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Making It In Indies: Claire Leona Apps

LONDON, ENGLAND -- They say if you want to do commercial films, go to Hollywood. If you want to make documentaries, go to New York. Either way, you’re looking at life in a big, expensive city. So, what does it take to make it as an indie filmmaker?

Claire Leona Apps (as seen in Photo 1) is a young indie director and co-founder of production company Dogeared Films, who lives and works in London. The London film scene is known for its BBC dramas, social realist film directors, and the occasional Brit-flick tailored for the US market (like Lock, Stock and Two Smoking Barrels and Notting Hill).

Apps, on the other hand, focuses on wildly inventive short films and music videos (as seen in Photo 2) with unusual casts of characters (sometimes played by paper dolls and puppets). Actors in Apps’ films are likely to crawl through mud, get sprayed in the face with glitter, and literally play shadows of themselves (as seen in Photo 3).

These are her personal projects, though. She also earns a steady income shooting corporate films, seeking new funding opportunities, and entering film competitions. “There is no average work day,” she says. “Some days I’m shooting. Some days I write. Sometimes it’s paperwork and taxes.” The life she describes calls for a highly organized, confident individual, with excellent research skills—who can handle a curve ball when it’s thrown at her. As an independent filmmaker, she is both a jack of all trades and a master of one.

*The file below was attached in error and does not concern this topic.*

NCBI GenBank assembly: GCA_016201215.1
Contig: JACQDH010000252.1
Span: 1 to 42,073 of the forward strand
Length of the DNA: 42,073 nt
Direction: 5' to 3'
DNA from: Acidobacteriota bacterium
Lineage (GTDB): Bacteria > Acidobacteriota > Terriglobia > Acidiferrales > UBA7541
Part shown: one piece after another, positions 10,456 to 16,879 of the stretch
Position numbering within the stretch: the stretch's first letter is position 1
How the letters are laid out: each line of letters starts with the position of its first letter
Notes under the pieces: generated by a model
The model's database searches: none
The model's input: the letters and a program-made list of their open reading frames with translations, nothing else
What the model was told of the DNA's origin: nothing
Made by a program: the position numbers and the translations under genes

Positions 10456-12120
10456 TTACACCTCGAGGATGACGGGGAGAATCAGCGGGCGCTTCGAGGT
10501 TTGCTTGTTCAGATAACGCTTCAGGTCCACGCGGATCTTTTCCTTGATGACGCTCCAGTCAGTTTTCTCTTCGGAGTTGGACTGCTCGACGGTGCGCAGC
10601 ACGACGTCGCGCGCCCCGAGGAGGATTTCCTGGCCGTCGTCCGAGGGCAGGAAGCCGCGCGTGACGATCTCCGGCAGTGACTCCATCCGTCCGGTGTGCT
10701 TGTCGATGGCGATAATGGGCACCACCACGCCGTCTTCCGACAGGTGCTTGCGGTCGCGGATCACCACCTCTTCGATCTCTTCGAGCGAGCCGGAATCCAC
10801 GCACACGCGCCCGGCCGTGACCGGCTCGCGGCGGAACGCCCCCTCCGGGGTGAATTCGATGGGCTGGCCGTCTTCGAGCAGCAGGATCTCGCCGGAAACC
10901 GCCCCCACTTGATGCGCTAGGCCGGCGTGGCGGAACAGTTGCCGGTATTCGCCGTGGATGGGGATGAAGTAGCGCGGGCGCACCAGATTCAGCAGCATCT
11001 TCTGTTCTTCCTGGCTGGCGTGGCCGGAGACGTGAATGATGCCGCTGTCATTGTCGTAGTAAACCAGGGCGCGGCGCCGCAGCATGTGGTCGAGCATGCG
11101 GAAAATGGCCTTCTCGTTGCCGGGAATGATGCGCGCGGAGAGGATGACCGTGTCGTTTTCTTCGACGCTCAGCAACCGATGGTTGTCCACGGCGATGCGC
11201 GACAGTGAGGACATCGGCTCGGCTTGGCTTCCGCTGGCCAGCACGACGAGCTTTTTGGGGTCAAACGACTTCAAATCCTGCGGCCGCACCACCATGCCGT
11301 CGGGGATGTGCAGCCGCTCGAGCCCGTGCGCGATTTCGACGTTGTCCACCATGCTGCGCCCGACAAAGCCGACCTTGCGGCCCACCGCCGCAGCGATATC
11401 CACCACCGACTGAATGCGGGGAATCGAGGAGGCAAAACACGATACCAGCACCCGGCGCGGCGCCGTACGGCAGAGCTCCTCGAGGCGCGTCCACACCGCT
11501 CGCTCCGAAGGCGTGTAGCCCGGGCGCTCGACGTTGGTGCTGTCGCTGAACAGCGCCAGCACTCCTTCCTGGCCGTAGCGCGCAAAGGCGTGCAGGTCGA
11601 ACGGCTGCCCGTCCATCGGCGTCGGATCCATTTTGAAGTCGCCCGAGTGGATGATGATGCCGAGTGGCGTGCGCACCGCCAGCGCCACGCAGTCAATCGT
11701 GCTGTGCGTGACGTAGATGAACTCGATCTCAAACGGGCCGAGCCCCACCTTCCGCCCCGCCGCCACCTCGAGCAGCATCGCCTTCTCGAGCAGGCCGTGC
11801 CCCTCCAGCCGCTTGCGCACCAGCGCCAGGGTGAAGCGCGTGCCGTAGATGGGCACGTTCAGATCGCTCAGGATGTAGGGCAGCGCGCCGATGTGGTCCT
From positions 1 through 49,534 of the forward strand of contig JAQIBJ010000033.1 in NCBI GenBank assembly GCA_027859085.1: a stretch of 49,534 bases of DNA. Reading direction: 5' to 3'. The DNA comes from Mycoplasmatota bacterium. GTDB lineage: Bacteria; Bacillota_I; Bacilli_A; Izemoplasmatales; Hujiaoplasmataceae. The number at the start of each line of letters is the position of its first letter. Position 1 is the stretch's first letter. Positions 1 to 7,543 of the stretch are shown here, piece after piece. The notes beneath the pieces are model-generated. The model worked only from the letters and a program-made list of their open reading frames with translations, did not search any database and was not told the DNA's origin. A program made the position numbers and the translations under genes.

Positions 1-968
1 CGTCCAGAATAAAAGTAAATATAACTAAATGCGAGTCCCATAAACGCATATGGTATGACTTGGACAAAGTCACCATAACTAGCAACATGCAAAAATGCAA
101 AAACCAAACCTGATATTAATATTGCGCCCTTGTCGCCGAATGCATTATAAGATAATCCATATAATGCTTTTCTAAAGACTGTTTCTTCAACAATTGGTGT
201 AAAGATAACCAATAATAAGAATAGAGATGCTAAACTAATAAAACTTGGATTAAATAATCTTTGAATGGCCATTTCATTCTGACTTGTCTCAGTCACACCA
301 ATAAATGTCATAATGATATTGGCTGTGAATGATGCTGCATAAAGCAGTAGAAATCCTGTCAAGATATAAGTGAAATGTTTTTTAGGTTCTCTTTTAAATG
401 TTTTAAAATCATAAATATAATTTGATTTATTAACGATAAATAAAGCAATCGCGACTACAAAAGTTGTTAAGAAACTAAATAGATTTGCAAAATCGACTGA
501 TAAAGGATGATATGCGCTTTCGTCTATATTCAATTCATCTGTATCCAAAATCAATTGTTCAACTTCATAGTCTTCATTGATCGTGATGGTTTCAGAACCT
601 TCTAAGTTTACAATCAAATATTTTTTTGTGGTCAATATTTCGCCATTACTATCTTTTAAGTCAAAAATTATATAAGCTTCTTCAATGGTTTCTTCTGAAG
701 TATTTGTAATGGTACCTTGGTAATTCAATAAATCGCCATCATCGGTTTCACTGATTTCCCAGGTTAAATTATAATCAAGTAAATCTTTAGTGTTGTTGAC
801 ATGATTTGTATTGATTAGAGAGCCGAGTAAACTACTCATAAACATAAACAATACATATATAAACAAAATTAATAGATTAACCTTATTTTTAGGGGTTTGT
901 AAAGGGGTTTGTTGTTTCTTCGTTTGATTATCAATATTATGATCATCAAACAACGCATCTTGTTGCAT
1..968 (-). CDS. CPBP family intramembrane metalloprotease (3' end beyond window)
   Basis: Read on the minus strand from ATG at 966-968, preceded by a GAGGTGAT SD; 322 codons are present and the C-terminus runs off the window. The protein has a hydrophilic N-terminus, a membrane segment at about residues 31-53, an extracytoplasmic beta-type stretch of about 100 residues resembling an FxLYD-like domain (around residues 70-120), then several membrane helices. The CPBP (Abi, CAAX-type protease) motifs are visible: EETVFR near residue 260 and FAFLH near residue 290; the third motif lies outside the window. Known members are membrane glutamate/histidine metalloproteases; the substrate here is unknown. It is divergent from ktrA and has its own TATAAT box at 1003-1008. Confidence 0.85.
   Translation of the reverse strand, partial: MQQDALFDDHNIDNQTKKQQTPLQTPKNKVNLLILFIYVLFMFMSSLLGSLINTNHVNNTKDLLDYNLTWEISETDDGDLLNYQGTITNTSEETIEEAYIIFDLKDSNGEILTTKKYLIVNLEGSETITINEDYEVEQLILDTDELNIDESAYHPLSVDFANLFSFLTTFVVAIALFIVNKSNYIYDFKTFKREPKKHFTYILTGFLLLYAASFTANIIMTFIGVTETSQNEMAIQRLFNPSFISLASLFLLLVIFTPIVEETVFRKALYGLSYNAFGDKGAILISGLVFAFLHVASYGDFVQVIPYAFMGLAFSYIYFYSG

About her transition from the London Film School to the working world, she says, “You have to ask yourself what kind of filmmaker you want to be, then be prepared for the time it takes to get there, and be open to a variety of projects. For example, viral films are also an emerging market. It’s advertising, but it’s narrative-based.” 

“It really pays to know the landscape of the industry,” she adds. “Know your funding bodies, learn how to write funding packages, and know how to use your tools.”

Apps, who wanted to be a director, started out by taking on a wide variety of projects, from editing to shooting book launches. In this time, she never stopped directing her own work. “You learn so much by doing,” she says. “It really builds your confidence. It’s also important to build a team with people you trust and that have similar goals. You become like family…and help each other out.”

Apps founded Dogeared Films to showcase her work, as well as the talents of producer Alexandra Marrache and cinematographer Maeve O’Connell. The company took form when O’Connell and Apps extended their stay after a corporate shoot about tsunami relief in Indonesia. They shot their own documentary on the history of Aceh, the epicenter of the tsunami. Taking the initiative to stay longer in the country, they had the chance to make a unique film that expressed their vision at low cost. Now, Dogeared Films enjoys a growing reputation shaped by its core members and its regular crew.

In the end, Apps says, “you just have to do good work and get it out there.” 


Photos Courtesy of Claire Leona Apps